A wide ranging interview with Dr Natasha Curran, Consultant in Anaesthesia and Pain Medicine at University College London Hospitals, and Professor John Wood, a neuroscientist at UCL, in the latest episode of The Guardian’s Science Weekly podcast. Listen via the website or via iTunes.
Interesting to hear Professor Wood, whose work “combines recombinant DNA technology, electrophysiology, gene targeting and behavioural approaches to explore the channels, receptors, transcription factors and regulatory pathways that control nociceptor excitability” explain that while quite a bit is known about (for instance) the molecular behaviour of nociceptors, we really have no idea how the experience of pain actually occurs – “there are various parts of the brain which have been correlated with the experience of pain, but this is very, very weakly done…“
Worth a listen.
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Thanks for the link. Fascinating insight into the latest thinking on chronic pain. I was particularly glad to hear that the Neuros are now interested in ‘low-dose’ opioids as stimulants for increased natural production of endorphins. This process is already being tested in LDN (Low-dose Naltrexone) treatments (see http://www.ldnresearchtrust.org/) for auto-immune and other conditions, although, as stated in the podcast, because Naltrexone is out of patent, the pharma companies are reluctant to fund research because of low profit expectations. The theory behind LDN treatment is that by prescribing LDN over a few months, the subsequent increase in endorphin production helps to stabilise the worst painful symptoms, and this allows the immune system to re-establish its normal protective functioning. There have recently been signed petitions to the British and Scottish Parliaments for LDN research funding, but I’m not sure what the outcome has been. if any. I think it’s good to hear that the Neuros at UCL are becoming aware that low-dose opioids might have a significant role to play in control of future chronic pain for many conditions.
On the other hand, it still doesn’t address the ‘missing link’ between the pain event and consciousness. Treatments that work in the ‘awake’ state are really only half the story. Although LDN might seem to encourage greater endorphin production whilst asleep, and sleeping is a requirement for the process to work, the entire equation is seemingly reliant on both ‘awake’ and ‘asleep’ states achieving a synchronicity which allows natural endorphin production to increase….apparently, too much, or too little, prescribed Naltrexone can have negative effects. Further testing is required to establish correct dosages for different conditions. On the plus side, the dosages are so tiny (one thirtieth of normal Naltrexone dose as prescribed for opiate withdrawal symptoms) there is little chance of misadventure. I have, personally, witnessed a MS sufferer whose painful symptoms went into almost complete remission on prescribed LDN treatment, and that, alone, encouraged an interest.
Some good points Ger.
Low dose opiates are probably saving a lot of lives. I was just reading a study this morning*, which looks at how low dose buprenophine effectively bolsters self-image. Further evidence that self and pain are linked.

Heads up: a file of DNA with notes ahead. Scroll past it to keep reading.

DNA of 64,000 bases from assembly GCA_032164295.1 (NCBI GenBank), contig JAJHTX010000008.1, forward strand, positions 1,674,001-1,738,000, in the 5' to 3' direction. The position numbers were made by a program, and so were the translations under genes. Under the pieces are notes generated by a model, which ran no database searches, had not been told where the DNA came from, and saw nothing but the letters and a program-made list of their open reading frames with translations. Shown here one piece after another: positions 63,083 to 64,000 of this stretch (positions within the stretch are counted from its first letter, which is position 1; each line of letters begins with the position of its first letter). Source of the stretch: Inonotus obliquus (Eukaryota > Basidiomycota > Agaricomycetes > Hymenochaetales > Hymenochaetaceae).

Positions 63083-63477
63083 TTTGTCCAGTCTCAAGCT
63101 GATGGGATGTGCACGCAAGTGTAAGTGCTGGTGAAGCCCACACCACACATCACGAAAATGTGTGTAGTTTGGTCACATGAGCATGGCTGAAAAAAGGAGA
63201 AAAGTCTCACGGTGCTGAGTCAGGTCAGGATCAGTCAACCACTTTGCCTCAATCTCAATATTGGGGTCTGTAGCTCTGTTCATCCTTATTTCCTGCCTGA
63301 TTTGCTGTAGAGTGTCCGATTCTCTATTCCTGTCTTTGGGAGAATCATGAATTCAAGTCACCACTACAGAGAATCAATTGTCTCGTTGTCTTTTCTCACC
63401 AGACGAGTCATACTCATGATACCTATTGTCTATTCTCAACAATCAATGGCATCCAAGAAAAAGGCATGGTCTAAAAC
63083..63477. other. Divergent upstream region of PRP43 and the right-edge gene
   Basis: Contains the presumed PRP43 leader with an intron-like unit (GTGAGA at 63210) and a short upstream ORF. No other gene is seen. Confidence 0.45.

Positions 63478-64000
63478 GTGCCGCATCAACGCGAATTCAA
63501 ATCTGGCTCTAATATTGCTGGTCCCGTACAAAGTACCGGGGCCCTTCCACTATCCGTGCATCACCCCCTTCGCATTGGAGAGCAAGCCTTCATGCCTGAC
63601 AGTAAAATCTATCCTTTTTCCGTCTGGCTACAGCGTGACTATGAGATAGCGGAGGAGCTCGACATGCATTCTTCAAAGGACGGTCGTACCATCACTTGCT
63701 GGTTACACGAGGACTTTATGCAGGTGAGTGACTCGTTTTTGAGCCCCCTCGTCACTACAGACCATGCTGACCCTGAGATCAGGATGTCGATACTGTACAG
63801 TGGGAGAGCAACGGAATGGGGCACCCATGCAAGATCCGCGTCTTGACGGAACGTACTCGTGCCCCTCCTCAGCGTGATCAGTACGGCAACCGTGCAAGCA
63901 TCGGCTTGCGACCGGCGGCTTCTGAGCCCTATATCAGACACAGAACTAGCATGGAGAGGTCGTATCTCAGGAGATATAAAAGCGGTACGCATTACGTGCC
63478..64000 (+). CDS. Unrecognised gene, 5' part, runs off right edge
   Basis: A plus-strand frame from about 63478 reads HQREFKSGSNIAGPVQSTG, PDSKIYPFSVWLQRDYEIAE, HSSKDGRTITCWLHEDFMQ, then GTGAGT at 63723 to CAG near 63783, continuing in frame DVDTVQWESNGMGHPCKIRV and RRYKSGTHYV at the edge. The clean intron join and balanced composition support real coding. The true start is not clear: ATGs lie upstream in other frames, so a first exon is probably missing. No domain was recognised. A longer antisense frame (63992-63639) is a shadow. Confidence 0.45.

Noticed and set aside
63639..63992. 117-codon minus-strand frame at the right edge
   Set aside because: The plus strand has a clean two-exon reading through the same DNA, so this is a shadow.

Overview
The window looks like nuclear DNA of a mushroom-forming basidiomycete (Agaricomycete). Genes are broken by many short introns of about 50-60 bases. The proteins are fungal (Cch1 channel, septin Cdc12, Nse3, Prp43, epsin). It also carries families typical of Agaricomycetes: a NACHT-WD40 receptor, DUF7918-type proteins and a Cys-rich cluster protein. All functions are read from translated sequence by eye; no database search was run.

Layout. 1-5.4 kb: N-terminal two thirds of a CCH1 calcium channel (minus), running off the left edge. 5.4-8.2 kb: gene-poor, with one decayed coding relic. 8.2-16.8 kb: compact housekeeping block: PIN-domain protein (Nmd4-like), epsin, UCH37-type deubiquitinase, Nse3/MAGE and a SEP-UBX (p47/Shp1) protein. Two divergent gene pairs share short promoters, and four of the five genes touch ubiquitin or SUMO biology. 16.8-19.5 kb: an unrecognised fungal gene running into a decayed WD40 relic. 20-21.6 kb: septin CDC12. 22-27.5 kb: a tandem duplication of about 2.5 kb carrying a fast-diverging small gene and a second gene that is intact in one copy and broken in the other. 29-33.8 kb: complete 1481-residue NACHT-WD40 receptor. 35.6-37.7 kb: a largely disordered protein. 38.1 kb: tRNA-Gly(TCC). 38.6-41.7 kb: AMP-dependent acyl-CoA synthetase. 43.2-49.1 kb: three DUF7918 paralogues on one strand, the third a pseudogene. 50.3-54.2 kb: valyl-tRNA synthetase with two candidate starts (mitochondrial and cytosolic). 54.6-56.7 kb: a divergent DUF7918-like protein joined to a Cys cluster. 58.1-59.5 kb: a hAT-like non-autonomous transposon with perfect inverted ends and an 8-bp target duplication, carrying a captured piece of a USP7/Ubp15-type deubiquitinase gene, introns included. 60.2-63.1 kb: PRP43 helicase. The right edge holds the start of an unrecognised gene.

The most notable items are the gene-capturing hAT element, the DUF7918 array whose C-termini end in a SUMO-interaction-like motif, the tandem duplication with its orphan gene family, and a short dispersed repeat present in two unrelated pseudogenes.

Clinically, membrane stabilizers seem quite useless, and anti-depressants only midly effective for chronic pain. I’d never discourage anyone from considering low dose opiates if they were in real strife.
Probably no doubt that pain and self-image are linked. Maybe some dispute over which comes first in any equation i.e. ……does pain diminish or undermine self-image ?, or can a confident self-image increase pain toleration levels or even cause less pain to register consciously ?. Both are difficult to define by virtue of the subjective nature of both. I tend to see them both as inhabiting different realms of consciousness, one an internal illusion of self, and the other an externally instigated perception, and that would seem to make their relationships and interactions tenuous or ephemeral.
A confident self-image is usually almost completely reliant on a robust healing expectation overview. That’s not always apparent…..but without such a confidence, wouldn’t we all be perpetually anxious about the slightest injury or infection. And anxiety and a confident self-image are polar opposites. Pain causes anxiety where there is any doubt about healing expectations, and self-image will suffer accordingly. Self-image, being a conscious construct, can obviously be manipulated, but I’m not sure it can be manipulated to the point of creating an unquestioned purpose that might result in less pain. Greater toleration of pain doesn’t necessarily equate with a lesser chronic pain perception……although it can serve well as a perceptive distraction.
However, having said all that, and being a bit of a history buff, I have to say that in the many personalised accounts I’ve read of horrendous executions, battle injuries etc, it’s quite remarkable how little attention is given to subjective suffering. It would seem that the dominant mindset of the time was dismissive of such trivialities, to the point where they were forever inventing new excruciating horrors to match the resilience to extreme pain. Quite odd really, when compared to today’s squeamish tolerant society. There must have been some communally accepted understanding of super-resilience which was self-convincing to each individual. But, glad things have moved on !